With foreign tourism still largely suspended, Beijing had encouraged families to take domestic holidays over the summer to shore up consumption. But the uptick in travel resulted in coronavirus outbreaks across the country, leading to lockdowns in some holiday destinations such as the beach resort of Sanya, the Xinjiang capital of Urumqi, and parts of Tibet.
China’s policy of putting any close contacts of a covid patient into quarantine is also continuing to disrupt daily life. Videos of shoppers fleeing an Ikea store in Shanghai were shared widely over the weekend, after an announcement that those on-site would be forced into quarantine because a close contact of a covid patient had visited the store.
Li reported from Seoul.
Hong Kong (CNN Business)
China’s Sichuan province has ordered all factories to shut down for six days to ease a power shortage in the region as a scorching heat wave sweeps across the country.
Climate Crisis Needs Effective, Inclusive Heat Planning and Responses
Written by :Esther Kim, SCSC External Fellow, Disability Rights Division
Thousands of people have died as 21 countries across Europe endured unusually high temperatures amid an unprecedented and prolonged yet predictable heatwave last month. Older people and those with underlying medical conditions, such as respiratory and cardiovascular diseases, were particularly affected. Data from Spain and Portugal show most people who died were over age 65.
Earlier data also shows the disproportionate impact of heatwaves on older people. In 2021, 90 percent of heat-related deaths in the United Kingdom were among people 65 and older. Similarly, when France had its deadliest heatwave in 2003, most of the 15,000 people who died were older people.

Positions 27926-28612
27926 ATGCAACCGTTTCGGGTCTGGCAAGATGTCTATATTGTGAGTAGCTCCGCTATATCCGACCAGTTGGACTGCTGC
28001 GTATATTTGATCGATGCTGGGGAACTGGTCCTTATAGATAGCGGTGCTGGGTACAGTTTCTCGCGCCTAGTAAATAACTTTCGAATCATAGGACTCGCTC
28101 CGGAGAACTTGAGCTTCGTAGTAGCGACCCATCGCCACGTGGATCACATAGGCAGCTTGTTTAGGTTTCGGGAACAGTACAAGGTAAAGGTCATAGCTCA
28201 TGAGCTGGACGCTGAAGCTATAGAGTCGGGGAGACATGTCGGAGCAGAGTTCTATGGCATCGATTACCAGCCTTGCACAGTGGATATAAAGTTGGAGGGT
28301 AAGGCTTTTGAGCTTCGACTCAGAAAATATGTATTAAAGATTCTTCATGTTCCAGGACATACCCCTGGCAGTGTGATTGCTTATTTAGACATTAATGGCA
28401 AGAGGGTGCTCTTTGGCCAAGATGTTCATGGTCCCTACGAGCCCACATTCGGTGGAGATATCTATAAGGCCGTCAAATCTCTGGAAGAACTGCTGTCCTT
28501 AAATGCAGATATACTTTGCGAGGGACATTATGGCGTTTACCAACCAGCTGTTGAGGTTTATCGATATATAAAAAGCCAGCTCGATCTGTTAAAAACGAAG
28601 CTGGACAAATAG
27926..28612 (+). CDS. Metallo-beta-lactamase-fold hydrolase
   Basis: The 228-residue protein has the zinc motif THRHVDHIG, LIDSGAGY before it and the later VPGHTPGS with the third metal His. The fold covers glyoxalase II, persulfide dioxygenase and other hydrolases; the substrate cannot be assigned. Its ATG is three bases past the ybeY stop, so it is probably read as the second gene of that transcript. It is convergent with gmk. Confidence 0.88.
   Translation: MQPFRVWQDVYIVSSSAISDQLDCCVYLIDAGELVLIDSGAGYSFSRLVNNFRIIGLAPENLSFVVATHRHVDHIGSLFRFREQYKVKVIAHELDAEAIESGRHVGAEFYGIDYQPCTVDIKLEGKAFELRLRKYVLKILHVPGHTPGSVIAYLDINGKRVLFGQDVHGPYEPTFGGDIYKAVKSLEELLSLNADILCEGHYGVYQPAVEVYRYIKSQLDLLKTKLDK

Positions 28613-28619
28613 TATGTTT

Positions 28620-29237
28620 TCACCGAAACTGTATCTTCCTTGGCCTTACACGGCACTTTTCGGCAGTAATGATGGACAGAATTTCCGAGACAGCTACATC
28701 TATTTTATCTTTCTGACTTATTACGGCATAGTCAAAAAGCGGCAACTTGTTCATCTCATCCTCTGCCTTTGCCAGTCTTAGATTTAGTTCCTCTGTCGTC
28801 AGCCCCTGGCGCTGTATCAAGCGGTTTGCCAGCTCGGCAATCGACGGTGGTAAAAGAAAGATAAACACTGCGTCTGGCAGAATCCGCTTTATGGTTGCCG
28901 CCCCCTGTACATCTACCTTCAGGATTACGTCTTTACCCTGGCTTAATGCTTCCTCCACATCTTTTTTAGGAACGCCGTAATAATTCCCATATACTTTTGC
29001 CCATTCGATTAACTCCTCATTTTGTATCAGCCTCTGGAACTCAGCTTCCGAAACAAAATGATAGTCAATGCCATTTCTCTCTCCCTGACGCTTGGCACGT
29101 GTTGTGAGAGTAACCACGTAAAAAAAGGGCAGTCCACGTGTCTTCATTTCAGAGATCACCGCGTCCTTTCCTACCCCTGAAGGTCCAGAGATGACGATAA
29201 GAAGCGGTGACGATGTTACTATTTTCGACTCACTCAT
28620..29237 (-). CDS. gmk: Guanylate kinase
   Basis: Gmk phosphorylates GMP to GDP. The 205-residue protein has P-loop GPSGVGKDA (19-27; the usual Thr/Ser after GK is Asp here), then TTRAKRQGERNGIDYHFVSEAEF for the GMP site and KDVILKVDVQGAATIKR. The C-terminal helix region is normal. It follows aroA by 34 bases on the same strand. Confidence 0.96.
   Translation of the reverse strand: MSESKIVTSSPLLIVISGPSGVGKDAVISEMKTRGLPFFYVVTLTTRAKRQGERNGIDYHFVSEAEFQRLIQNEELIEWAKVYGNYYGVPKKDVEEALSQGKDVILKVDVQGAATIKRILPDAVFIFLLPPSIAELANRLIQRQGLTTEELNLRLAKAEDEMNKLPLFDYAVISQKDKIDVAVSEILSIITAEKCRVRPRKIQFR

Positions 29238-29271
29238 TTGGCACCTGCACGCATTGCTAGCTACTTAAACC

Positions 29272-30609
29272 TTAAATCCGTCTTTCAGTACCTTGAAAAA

No data has been published yet on how many people who have died from the current heatwave had a disability. But we know that heat is more likely to affect people with disabilities or pre-existing conditions that limit the body’s ability to stay cool, including diabetes, spinal cord and traumatic brain injuries, and cerebral palsy. People with psychosocial disabilities (mental health conditions) have triple the risk of death from heat, in part because some medications interfere with the body’s ability to regulate its temperature.
A recent scientific study calls Europe a “heatwave hotspot,” finding that the number of heatwaves there has increased faster than other regions in the ostensible “temperate zone.” Temperatures are expected to continue rising, and heatwaves will be more common, with human-caused climate change being the main driver. July’s heatwave saw temperatures reach upwards of 40 degrees Celsius (104 degrees Fahrenheit) in France, Italy, Portugal, Spain, and the United Kingdom.
Despite being among the world’s top emitters of greenhouse gas emissions driving the climate crisis, European governments have largely failed to help at-risk populations deal with the impacts of global warming. While some countries such as Belgium and France have heat action plans that target at-risk populations like older people and people with disabilities, most European countries have inadequate plans for addressing increasing temperatures that lead to thousands of preventable deaths each year.
Governments need better plans to protect older people and people with disabilities from increasingly common extreme heat. Officials should consult these communities to ensure those best placed to plan and lead responses can help prevent further deaths.